Written by Stephanie Taylor, Tuscaloosa News
Tuscaloosa has one more champion among the city’s ranks. Seventh-grader Fuller Goldsmith impressed the country, and more importantly the judges of Food Network’s “Chopped Junior”, on Tuesday night’s episode of the show.
Fuller, 13, defeated three competitors to earn the title of Chopped Junior Champion, creating three dishes from mystery ingredients within a 30-minute time period for each round.
“I’m so pumped, I could run a million miles right now,” Fuller said after he was named the champ.
The competition came down between Goldsmith and 10-year-old Kaylee Roop, from Hays, North Carolina. Their southern upbringing no doubt helped with the theme of the episode, in which every course contained a fried item.
Fuller remained confident through the competition, only showing some apprehension at the end when the judges said his beignet was a bit undercooked.
He started off the competition strong: cracking open a beer to prepare beer-battered catfish and okra with greens and a sour cream sauce.
“Fuller’s body language is like that of a line cook, he’s like a pro,” host Ted Allen said as Goldsmith added balsamic vinegar and garlic to the sour cream sauce.
“He obviously knows about the clock, but he’s not frantic,” said judge Zachary Quinto, who played Spock on the recent series of “Star Trek” films, and also the villain Skylar from the TV series “Heroes.” Quinto had an unpleasant childhood experience with okra, but said he was pleasantly surprised by Fuller’s preparation.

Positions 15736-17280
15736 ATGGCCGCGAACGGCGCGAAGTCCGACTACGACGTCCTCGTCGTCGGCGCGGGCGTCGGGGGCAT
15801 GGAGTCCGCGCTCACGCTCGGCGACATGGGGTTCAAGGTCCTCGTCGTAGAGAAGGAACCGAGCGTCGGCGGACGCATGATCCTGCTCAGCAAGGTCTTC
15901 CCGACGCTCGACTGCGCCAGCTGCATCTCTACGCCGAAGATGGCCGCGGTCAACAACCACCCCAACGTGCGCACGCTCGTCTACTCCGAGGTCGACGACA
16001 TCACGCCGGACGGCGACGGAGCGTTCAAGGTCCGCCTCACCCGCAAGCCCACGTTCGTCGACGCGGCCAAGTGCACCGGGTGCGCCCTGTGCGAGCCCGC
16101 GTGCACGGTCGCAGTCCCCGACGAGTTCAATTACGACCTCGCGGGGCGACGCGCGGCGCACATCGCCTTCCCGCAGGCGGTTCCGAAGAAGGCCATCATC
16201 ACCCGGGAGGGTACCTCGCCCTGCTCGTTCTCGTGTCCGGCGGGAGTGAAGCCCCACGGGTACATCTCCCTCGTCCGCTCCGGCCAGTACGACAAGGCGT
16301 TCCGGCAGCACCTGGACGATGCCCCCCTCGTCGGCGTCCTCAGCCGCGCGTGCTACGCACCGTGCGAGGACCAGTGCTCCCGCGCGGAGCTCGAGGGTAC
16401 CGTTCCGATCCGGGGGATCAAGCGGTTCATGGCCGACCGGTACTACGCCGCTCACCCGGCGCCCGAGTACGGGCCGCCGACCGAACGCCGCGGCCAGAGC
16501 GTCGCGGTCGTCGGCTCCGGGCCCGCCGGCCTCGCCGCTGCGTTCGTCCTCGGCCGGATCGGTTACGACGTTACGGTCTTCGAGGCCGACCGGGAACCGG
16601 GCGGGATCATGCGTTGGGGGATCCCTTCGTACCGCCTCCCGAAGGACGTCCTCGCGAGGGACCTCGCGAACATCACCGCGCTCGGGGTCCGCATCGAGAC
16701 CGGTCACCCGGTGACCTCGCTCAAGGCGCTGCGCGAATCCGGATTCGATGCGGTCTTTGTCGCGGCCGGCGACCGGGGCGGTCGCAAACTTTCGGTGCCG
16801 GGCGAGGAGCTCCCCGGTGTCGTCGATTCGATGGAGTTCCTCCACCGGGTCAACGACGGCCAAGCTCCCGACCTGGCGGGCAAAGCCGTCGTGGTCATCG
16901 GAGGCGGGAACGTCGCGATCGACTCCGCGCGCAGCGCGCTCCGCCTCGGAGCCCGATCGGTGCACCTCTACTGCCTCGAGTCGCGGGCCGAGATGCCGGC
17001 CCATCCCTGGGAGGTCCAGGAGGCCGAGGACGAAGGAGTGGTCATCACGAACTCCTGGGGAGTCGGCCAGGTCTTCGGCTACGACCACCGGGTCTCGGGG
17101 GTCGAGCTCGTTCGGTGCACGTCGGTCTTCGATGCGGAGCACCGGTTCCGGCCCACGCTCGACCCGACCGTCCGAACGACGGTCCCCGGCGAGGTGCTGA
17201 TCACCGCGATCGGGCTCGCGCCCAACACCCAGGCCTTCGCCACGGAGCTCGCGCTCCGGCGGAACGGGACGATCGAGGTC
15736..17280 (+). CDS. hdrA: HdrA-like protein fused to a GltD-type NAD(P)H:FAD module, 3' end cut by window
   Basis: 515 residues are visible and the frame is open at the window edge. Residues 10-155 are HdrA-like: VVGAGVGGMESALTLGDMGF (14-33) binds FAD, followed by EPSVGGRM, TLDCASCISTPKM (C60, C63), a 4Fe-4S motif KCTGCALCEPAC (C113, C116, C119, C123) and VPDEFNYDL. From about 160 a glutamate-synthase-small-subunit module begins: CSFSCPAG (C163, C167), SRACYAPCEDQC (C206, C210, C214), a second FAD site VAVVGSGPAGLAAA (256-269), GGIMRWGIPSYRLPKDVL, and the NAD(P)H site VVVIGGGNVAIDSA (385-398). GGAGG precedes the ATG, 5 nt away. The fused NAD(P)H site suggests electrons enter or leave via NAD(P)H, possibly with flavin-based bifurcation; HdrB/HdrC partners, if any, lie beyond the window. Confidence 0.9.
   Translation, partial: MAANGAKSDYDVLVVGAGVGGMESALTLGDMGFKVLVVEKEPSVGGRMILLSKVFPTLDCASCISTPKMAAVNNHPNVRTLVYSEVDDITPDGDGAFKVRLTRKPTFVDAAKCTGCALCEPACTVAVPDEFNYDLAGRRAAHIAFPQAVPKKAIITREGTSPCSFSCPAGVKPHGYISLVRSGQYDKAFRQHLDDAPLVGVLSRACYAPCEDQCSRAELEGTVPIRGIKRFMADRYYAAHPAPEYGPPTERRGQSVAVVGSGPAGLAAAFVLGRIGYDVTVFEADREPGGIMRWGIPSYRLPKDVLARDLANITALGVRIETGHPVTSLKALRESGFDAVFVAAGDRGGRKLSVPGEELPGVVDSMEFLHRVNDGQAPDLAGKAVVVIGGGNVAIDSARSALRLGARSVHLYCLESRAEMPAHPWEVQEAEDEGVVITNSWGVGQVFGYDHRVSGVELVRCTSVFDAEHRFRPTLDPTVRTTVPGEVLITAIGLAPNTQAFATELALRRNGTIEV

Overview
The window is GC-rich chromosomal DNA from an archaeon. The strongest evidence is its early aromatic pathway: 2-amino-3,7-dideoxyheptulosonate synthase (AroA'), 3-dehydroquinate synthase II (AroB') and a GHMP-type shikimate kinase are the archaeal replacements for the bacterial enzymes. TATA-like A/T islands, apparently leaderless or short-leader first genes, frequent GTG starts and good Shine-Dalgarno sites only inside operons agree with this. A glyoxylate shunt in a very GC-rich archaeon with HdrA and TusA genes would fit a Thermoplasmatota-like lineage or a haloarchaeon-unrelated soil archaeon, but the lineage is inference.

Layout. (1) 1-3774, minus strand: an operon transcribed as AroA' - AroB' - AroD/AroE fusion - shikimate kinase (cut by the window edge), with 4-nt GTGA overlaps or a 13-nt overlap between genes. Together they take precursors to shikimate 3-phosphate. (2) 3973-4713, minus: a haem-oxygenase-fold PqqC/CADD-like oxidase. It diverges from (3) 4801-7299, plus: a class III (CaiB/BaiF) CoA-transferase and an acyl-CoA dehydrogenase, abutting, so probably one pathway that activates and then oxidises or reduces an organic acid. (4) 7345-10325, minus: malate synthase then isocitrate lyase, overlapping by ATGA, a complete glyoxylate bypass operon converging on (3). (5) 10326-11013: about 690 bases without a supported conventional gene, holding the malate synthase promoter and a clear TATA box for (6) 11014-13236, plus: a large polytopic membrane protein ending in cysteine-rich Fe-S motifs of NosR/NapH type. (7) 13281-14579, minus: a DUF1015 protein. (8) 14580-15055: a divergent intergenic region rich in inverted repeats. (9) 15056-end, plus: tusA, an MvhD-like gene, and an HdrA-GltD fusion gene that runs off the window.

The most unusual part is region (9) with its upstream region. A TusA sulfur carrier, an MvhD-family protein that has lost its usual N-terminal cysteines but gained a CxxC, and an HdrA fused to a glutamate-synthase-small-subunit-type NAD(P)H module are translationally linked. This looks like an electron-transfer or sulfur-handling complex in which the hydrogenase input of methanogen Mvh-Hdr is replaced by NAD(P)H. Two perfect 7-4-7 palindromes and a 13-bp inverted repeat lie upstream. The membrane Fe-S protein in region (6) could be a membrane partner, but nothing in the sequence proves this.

The young chef attributed his cool in the kitchen to his experience preparing food for football tailgates with his father Scott, a shareholder at JamisonMoneyFarmer.
“I do keep my cool under pressure,” he said. “If I can handle my tailgates, I can handle the Chopped Junior kitchen.”
For the entrée round, Fuller prepared a “Corn chick”: chicken tenders battered with hush puppy batter, with a cauliflower, potato and pimiento cheese puree served with asparagus.
Judge Alex Guarnaschelli praised the chicken as perfectly cooked. For dessert, Fuller prepared powdered sugar beignets with walnut and raspberry ice cream puree, defeating his competitors jelly doughnuts with walnuts and cereal.
Fuller said competing on the show had been a dream since he watched episodes while being treated for childhood leukemia. He’s now in remission, but still on steroids that cause swelling.
“But every time I cook, I always feel great,” he said on the show. “I was watching ‘Chopped Junior’ when I was sick and now I’m here, living it out. It’s a dream come true.”
Fuller wants to open a restaurant and call it Fuller, using the slogan “Why be full when you can be fuller?” He said he will donate some of the $10,000 prize money to Fuller’s Fund, which goes to the Hope and Cope Fund, Division of Hematology and Pediatric Oncology at Children’s of Alabama hospital, to assist families like the Goldsmiths. He also wants to take his family on a vacation.
Friends and family gathered to watch the show at Southern Ale House Tuesday night, but they weren’t allowed to reveal the outcome ahead of time.
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